Motif definition: A motif is an idea, object, or concept that repeats itself throughout a text.
What Does Motif Mean?
What are motifs? A motif is a literary term that is an idea, object, or concept that repeats itself throughout a text. A motif gives clues to theme or reinforces ideas an author wants to emphasize.
A motif generally reinforces the theme of the text.
A motif must be repeated throughout a text to be considered a motif. However, the motif may appear in various forms.
For example, “death” could be a motif in a literary work. An author would not necessarily have to use the word “death” to express the motif. He might write “funeral,” “grave,” “dead,” and so on. Furthermore, he could depict death-like images to add to the motif.
All of the language and imagery would contribute to the motif. The motif itself would contribute to the author’s theme.
Motif vs. Symbol: What’s the Difference?
A motif is a recurring idea or concept throughout a text.
A symbol is an object that represents something it is not. A common example is that a heart is a symbol for love.
A writer may use a symbol to reinforce motif.
Let’s look at an example continuing with the “death” motif from above.
A writer may place a coffin in a scene of the text. The coffin itself is a symbol for death. It is an object that represents death. The symbol of the coffin would add to the “death” motif.
Symbols may contribute to a motif. The motif reinforces theme.
Motif vs. Theme: What’s the Difference?
A motif recurs throughout a text and is the foundation for developing the author’s theme.
A theme is a message the author intends to communicate with his text. A reader will use clues throughout the text to gather this message. A motif can be one of those clues.
Theme is a message that the audience must infer after reading. A motif uses objects and ideas throughout the text to contribute to that message, the theme.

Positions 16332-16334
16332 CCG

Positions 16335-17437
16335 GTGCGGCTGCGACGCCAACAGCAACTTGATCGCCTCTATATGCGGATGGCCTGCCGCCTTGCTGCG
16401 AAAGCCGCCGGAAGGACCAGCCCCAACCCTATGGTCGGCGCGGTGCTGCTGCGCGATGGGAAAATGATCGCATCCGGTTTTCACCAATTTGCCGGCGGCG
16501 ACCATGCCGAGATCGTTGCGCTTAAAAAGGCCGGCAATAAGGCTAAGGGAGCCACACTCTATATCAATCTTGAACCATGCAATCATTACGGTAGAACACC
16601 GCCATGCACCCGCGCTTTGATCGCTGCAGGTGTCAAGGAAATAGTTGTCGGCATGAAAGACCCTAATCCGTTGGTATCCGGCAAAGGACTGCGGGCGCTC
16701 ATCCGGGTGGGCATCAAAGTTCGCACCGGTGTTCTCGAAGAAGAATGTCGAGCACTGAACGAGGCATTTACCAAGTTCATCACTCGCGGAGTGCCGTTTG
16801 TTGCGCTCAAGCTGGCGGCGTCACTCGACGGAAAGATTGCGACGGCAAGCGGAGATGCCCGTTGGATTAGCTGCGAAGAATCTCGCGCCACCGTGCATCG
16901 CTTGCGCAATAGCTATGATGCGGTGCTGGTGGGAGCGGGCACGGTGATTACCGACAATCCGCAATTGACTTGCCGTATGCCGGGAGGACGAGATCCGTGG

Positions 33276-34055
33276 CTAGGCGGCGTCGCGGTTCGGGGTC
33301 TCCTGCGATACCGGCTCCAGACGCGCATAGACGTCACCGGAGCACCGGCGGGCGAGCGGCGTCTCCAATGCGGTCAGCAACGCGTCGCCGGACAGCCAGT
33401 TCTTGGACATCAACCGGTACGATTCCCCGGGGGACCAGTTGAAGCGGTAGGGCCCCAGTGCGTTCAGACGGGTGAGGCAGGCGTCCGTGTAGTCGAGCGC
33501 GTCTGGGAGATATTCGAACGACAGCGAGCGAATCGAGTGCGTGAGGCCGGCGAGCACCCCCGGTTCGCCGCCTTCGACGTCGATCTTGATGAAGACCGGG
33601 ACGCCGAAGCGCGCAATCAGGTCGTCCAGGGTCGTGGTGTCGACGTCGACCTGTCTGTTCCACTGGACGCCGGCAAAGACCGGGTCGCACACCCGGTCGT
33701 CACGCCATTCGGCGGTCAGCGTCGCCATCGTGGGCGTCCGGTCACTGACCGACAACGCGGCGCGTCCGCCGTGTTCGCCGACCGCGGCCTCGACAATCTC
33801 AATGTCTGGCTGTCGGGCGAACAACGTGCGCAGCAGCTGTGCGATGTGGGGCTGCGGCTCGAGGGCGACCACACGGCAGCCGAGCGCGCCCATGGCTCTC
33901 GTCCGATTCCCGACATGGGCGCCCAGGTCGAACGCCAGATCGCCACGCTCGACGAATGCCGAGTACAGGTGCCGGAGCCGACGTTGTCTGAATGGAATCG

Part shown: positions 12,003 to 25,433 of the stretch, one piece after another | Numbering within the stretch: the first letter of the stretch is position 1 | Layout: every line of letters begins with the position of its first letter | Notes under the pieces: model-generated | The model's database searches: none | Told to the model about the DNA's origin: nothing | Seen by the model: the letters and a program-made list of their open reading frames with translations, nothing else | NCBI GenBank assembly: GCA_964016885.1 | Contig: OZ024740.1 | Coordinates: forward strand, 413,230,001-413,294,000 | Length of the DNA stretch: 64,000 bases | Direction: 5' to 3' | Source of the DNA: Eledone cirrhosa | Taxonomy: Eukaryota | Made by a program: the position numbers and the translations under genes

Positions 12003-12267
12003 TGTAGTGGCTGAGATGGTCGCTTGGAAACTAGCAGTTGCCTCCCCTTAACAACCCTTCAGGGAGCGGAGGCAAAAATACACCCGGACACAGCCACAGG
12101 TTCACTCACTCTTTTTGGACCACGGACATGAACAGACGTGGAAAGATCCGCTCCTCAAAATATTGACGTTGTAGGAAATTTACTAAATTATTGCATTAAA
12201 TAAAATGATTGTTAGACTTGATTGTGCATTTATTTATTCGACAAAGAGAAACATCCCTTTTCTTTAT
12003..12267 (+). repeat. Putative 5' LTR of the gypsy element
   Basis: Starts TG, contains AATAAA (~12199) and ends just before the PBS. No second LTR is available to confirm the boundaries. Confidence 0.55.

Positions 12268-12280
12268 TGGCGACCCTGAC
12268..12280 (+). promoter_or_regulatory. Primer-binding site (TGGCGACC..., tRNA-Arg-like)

The Function of a Motif
A motif offers subtle or overt clues to the author’s message.
An author will lace a motif throughout his work in order to reinforce his theme.
Not all literary works contain motifs. However, an author may choose to include a motif in order to create a particular mood that clues the audience to the theme.
Examples of Motif in Literature
What is a motif in literature? William Shakespeare frequently uses motifs in his plays to express and reinforce theme.
Example of Motif in Literature:
A motif in Romeo and Juliet is “light and dark.” Some examples include:
- Throughout the play, Romeo refers to Juliet as a powerful light source.
- The night (moon) is no match for Juliet’s beauty.
- Juliet, too, says Romeo lights her.
- The lovers are “stars” that light the dark sky.
- Their love is discussed as a flash of lightning.
The ideas and concepts regarding light and dark repeated above contribute to the motif throughout the play.
The motif of “light and dark” itself contributes to the theme of the play.
Shakespeare exposes dichotomies, such as light and dark, in the play in order to emphasize that Romeo and Juliet’s love was doomed from the beginning. The contrast of light and dark only furthers the idea that they, together, cannon sustain, as light and dark cannot coexist—one always cancels out the other.
Summary: What is Motif?
Define motif: the definition of motif an idea, object, or concept that is repeated throughout a story. Here are a few key elements to motif in literature,
- recurring idea or concept in a literary work
- source of insight for the author’s theme
- a tool that may use symbols or create mood